Scotland’s Liam Cooper vows to ‘wear heart on his sleeve’

Liam Cooper signed for Leeds United in the summer of 2014. Picture: SNS
Liam Cooper signed for Leeds United in the summer of 2014. Picture: SNS
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When a new recruit joins the Scotland ranks, it has become ever more necessary to establish one thing first. “So how do you qualify then?”

But while he might be an unfamiliar face, it is not as if Liam Cooper has been parachuted in from nowhere. The Leeds United centre-half may speak with a north of England accent (he was born and brought up in Hull, and supports the local team, where he started his career).

He might also only have been to Hampden Park twice, most recently when the Scotland squad for this week’s friendly against Denmark trained there on Saturday morning.

But even though still only 24 he can lay claim to having represented Scotland for a long time. Indeed, it is not as if Cooper has opportunistically decided to throw his lot in with Scotland after being ignored by England.

He played for Scotland under-17s, under-19s and then understandably hoped to take the step up to Scotland under-21s. But that never happened.

Cooper moved on to Chesterfield from Hull City, and concentrated on his club career. He admits now he felt his time with Scotland – to answer the question posed at the top of this article, he qualifies because of a grandfather from Bo’ness – had come and gone.

“I definitely thought my chance might’ve past,” he says. “I’d played for the under-17s and under-19s. I wanted to see my international career progressing through with the under-21s. But that wasn’t to happen. At the back of my head I did think my chance of a full call-up had probably gone.”

So what changed? A summer 2014 transfer to Leeds United, a club once deemed to exist to provide players for Scotland, has clearly helped to get him back on the radar. Scotland manager Gordon Strachan, who captained Leeds United to the First Division title in 1991, has retained contacts at Elland Road, where the current manager – at least for the time being – is another Scot, Steve Evans.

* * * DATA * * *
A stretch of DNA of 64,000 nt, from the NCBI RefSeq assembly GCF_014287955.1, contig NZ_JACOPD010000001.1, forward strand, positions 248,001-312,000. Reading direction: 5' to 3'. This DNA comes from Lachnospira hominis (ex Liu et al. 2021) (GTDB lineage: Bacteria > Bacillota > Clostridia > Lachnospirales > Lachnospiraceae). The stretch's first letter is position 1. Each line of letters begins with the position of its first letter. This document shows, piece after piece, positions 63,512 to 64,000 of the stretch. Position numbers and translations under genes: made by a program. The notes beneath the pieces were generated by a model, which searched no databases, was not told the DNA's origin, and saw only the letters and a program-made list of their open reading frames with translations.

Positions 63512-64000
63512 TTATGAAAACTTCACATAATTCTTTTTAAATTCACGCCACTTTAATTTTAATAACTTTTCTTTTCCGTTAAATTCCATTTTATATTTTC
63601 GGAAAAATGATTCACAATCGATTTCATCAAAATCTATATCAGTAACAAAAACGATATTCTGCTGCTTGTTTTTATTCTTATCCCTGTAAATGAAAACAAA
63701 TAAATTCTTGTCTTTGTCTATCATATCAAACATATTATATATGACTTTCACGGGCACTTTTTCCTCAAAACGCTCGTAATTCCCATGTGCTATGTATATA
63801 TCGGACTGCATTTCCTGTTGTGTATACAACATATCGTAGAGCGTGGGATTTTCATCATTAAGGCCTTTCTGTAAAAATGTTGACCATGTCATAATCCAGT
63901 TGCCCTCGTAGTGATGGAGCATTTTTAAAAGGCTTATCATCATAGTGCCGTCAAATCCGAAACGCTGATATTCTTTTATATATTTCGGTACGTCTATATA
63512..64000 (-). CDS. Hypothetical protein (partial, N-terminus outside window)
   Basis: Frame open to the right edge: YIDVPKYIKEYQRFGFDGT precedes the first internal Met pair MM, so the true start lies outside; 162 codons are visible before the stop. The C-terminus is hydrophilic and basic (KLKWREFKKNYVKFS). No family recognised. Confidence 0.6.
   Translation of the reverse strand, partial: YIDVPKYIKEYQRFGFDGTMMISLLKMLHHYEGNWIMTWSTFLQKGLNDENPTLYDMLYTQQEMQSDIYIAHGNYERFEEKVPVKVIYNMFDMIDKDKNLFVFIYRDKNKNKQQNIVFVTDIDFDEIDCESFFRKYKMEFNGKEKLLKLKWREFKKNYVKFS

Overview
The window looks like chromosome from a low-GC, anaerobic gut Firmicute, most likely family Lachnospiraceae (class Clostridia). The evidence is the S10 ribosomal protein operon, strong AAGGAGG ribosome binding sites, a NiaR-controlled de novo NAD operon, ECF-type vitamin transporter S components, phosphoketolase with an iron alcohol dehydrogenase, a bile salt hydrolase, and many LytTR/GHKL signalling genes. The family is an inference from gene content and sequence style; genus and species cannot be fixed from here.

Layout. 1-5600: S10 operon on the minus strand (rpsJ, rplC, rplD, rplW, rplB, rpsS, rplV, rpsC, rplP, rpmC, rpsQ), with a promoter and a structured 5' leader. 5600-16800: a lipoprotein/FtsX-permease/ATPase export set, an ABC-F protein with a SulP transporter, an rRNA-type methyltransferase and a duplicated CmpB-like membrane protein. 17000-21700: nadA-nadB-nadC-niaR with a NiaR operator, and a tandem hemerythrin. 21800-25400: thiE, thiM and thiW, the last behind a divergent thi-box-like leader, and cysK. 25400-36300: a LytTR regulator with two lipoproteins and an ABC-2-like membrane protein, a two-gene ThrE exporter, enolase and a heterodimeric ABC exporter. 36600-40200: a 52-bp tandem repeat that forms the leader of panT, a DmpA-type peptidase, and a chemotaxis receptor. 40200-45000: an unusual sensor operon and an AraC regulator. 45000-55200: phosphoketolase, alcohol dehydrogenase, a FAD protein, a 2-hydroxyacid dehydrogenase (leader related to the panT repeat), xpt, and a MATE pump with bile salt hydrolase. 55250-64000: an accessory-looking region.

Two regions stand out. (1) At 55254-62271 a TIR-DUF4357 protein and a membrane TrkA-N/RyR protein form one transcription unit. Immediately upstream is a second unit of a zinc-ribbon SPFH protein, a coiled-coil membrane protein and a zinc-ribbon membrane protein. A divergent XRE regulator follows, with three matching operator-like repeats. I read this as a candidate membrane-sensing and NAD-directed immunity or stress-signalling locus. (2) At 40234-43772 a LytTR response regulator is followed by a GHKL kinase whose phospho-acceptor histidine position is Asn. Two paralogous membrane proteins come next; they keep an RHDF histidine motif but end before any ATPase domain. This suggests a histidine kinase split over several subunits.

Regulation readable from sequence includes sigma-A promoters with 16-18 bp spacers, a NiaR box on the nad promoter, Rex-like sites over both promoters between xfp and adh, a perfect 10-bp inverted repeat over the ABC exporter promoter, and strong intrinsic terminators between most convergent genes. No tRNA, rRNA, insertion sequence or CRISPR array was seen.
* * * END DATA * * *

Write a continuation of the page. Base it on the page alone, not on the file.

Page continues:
While controversial owner Massimo Cellino’s hastiness with the firing trigger means Evans’ tenure seems constantly under threat, Strachan occupies a slightly more 
permanent place in Leeds folklore.

“We have a pre-match meal in the room above the changing room,” explained Cooper. “There’s photos of the manager there, and it’s not hard to notice how short the shorts were back then… plenty of leg on display!

“The team the manager 
was a part of was great, full of legends of football. You can’t get out of the way of the past involving the manager and the other Scots. It’s everywhere.

“It’s not so much at the training ground. But once you 
get to Elland Road, it’s an old stadium, there’s pictures 
everywhere of all the greats.

“We’re always aware of the link and the success they 
had. It helps provide added inspiration for us when we look at the pictures and see the achievements of the 
manager and the other great players from the past.”

Hardest to miss, of course, is a statue of Billy Bremner, someone whose passion burned brightly for Scotland. Cooper might not hail from such a patriotic Scottish heartland as Stirling, but he can promise the same type of commitment.

“I’m a player who will always wear his heart on his sleeve, I’ll always give my all,” he said. “Hopefully that will show.”

Although mid-table in the Championship, things are rarely stable at Leeds, who lost their last match 4-1 at home to Huddersfield Town. Cooper understands why many take an almost ghoulish interest in the goings-on at Elland Road, where Cellino is under such pressure from the fans to 
sell up.

“Of course I understand the level of interest in the club,” said Cooper. “It’s a massive club and obviously the media are interested in everything.

“We just concentrate on what we’ve got to do on the pitch, we turn a blind eye to what’s going on off the pitch. We try to do our best for the club, the supporters and the management staff.”

Cooper compliments Evans, who might, or might not, still be in place by the time he returns from international duty. “He’s just an honest manager, he’s a good motivator,” he said. “He gets the boys up for the game. He’s honest with us, he keeps us going all the time and we just buy into that.”

But he can afford to put Leeds to one side over the next couple of days as he attempts to seize an opportunity to stake a claim for a place at the heart of Scotland’s defence, an area Strachan is always looking to strengthen. He describes himself as a “ball-playing centre-half”. But promisingly, he also relishes the other side of defending – “making tackles and heading”.

As we got to know more about Cooper, this not-so-new Scotland player, he revealed he has a party piece – singing Ben E. King’s classic Stand By Me. It’s hardly a surprise to learn this is the message he hopes to relay to Strachan tomorrow night.